Perhaps even more disturbing is the growing legitimization for the idea of “transferring” Arabs from their land and homes in Israel. In the Negev, the government is at work on a “soft” kind of transfer. They are demolishing “illegal” homes, slowly displacing hundreds of Bedouin citizens of Israel — and eventually replacing them with Jewish citizens. The Be’er Sheva Magistrate Court, for example, recently ordered residents of the Bedouin village of Ras Jrabah to evacuate their homes to make way for a new suburb of the Jewish Israeli city of Dimona. This is directly in line with Kahanist Minister of National Security Itamar Ben Gvir and Finance Minister Bezalel Smotrich’s vision of a Land of Israel without Arabs. Back in February, I wrote about this phenomenon in an op-ed for the LA Times with David Myers, our Palestinian-Israeli colleagues and friends express real fears of a second “Nakba” (forced expulsion and dispossession; the way that Palestinians refer to what happened in their communities during the war of 1948). Many speak of an “ongoing Nakba”, and when they do they mean something like what is happening in Ras Jrabah, as well as Israel’s 56-year old military occupation of the West Bank.
But, as you know I like to say, the New Israel Fund was created for moments like these. Our grantees know what to do. They, too, were built for moments like these.
In response to the expansion of the “admissions committee” law, our grantee, Adalah, the Legal Center for Arab Minority Rights in Israel (and a current NIFC project partner), is challenging it in the courts. They have filed a petition arguing that the writers of the law, and those working to pass it, made no bones over the discriminatory intent behind it.
Adalah is also working to raise awareness around this law, not just as a standalone piece of legislation, but as part of the larger attack on minority rights in Israel. “This government is the most extremist, racist government in Israel history,” Hassan Jabareen, Director General of Adalah, told NPR in an interview. “This government[’s] main job description is to chase Palestinian rights in the West Bank, in Gaza, in Jerusalem, and Palestinian citizens of Israel. We are not surprised by the actions of this government,” he said. Neither are we.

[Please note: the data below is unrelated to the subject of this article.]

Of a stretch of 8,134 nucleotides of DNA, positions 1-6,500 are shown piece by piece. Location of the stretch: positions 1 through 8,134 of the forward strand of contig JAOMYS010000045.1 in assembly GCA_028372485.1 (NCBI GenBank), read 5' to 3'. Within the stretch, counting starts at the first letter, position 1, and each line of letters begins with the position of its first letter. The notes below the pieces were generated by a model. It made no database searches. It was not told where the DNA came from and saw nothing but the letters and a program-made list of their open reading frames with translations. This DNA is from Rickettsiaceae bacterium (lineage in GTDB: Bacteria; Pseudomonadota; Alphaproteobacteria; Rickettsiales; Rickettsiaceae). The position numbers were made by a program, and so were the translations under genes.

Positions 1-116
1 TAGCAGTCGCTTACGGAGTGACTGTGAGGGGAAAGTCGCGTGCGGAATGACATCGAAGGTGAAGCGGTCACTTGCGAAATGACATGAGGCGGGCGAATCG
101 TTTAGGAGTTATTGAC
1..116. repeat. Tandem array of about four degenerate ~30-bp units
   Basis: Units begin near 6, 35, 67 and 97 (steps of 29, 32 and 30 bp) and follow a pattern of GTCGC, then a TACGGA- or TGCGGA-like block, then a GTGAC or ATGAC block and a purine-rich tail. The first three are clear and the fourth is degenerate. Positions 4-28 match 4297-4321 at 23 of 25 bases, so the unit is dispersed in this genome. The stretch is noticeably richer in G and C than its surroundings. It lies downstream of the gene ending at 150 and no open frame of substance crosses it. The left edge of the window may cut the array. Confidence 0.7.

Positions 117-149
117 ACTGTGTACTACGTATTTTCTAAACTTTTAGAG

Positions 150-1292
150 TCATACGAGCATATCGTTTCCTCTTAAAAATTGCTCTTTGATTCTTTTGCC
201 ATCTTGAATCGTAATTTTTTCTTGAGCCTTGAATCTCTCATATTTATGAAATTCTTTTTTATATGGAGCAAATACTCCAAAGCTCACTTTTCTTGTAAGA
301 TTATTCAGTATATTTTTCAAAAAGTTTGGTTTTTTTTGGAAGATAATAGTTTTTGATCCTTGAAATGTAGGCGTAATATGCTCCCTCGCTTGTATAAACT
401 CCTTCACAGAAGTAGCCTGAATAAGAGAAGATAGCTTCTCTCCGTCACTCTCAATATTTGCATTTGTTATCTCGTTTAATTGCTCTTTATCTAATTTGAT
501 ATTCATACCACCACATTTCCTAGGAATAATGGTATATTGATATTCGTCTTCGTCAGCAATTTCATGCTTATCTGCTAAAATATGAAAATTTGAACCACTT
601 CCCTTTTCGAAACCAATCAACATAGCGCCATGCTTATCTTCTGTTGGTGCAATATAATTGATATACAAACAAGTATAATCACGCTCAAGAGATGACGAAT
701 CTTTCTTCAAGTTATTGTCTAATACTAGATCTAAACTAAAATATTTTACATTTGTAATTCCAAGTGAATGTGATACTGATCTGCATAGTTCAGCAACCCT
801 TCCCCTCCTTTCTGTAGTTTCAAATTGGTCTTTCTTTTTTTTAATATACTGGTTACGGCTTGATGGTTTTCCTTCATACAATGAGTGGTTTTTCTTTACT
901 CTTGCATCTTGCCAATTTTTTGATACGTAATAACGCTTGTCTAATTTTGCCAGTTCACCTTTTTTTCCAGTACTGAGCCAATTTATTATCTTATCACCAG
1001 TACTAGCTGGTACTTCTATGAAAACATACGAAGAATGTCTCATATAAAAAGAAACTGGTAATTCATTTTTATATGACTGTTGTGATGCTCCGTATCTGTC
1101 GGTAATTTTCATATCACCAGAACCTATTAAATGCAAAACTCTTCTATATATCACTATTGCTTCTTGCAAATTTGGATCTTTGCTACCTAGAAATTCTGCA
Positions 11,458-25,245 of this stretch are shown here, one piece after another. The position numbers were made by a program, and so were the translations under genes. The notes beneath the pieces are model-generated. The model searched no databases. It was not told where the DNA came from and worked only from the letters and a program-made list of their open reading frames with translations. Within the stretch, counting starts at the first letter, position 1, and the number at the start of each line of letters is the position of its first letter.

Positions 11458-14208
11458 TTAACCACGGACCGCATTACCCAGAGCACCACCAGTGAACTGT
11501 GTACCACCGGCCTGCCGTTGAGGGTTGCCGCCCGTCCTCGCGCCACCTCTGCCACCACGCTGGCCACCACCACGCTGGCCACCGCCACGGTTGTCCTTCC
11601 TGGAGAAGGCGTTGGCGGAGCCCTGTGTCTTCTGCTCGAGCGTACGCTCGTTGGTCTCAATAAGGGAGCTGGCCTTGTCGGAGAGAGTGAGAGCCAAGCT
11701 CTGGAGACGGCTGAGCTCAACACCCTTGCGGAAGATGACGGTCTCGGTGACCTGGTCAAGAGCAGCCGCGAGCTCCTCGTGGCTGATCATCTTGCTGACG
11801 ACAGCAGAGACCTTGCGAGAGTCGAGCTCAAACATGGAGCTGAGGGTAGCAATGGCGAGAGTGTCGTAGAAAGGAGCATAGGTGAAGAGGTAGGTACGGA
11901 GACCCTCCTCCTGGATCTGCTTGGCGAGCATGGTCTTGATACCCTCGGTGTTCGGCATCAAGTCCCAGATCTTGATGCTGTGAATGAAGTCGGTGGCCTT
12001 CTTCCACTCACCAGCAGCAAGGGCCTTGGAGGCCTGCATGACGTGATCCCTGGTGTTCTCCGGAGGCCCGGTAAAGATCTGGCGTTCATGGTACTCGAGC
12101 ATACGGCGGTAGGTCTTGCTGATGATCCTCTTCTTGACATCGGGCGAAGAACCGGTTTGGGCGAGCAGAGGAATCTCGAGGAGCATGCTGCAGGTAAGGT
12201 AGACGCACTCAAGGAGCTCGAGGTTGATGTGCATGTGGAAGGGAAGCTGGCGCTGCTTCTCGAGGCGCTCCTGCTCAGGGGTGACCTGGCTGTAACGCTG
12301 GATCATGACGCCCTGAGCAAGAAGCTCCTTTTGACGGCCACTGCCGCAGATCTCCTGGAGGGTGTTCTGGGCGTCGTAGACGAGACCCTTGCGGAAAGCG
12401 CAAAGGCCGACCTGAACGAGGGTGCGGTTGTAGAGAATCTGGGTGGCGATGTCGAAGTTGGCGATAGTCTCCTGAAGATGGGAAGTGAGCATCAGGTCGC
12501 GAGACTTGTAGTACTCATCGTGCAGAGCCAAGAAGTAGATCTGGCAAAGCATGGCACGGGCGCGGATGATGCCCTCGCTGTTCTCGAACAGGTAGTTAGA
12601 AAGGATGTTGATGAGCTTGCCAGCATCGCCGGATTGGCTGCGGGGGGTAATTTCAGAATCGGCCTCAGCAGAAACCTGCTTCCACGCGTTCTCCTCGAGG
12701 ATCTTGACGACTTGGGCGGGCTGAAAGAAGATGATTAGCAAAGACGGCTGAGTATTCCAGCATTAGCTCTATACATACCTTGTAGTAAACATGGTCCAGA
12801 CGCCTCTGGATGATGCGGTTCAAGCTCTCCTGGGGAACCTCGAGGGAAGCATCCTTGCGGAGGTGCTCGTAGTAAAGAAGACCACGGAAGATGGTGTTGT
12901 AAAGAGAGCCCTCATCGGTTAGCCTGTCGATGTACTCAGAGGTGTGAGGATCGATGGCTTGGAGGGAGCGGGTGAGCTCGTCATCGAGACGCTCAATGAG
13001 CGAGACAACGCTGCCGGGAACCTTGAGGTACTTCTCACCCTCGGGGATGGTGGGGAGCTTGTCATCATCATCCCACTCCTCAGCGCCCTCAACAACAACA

Our grantees are also working across Israel to strengthen communities and protect them from displacement and population transfer. In the south, Bimkom is working with civil servants to have the state recognize Bedouin villages, not demolish them. They also attend planning committee meetings to report on the effects of suburb growth on Bedouin communities and argue for their protection. In the north, Standing Together (Omdim Beyachad-Naqif Ma’an) hosted its third annual Galilee Conference on Jewish-Arab Partnership, which aimed to strengthen intra-communal ties as well as to address shared concerns, such as violence, the economy, and politics.
Even as the extremists move to push us out of public spaces, we find ways to work around them.
And we will remain. As my colleague Libby Lenkinski said during her interview with Al Jazeera, “New Israel Fund and our tens of thousands of supporters around the country and the world have always been an engine of progressive civil society, of liberal democracy in Israel. So the struggle is not new for us, though it is certainly reaching new heights.”
And for sure, we are in the fight now. These, and other battles for civil, human and minority rights are why we call our efforts to buoy the capacity, endurance, and infrastructure for the democratic camp “democratic pushback”. It’s why we call our grant-making efforts to minority and civil rights organizations like ACRI, Adalah, Standing Together, and Bimkom “democratic pushback”. And it’s why all of our supporters around the world are, in fact, part of that democratic pushback. Because there is no democracy without an independent judiciary, there is no democracy with occupation, and there is no democracy without civil society.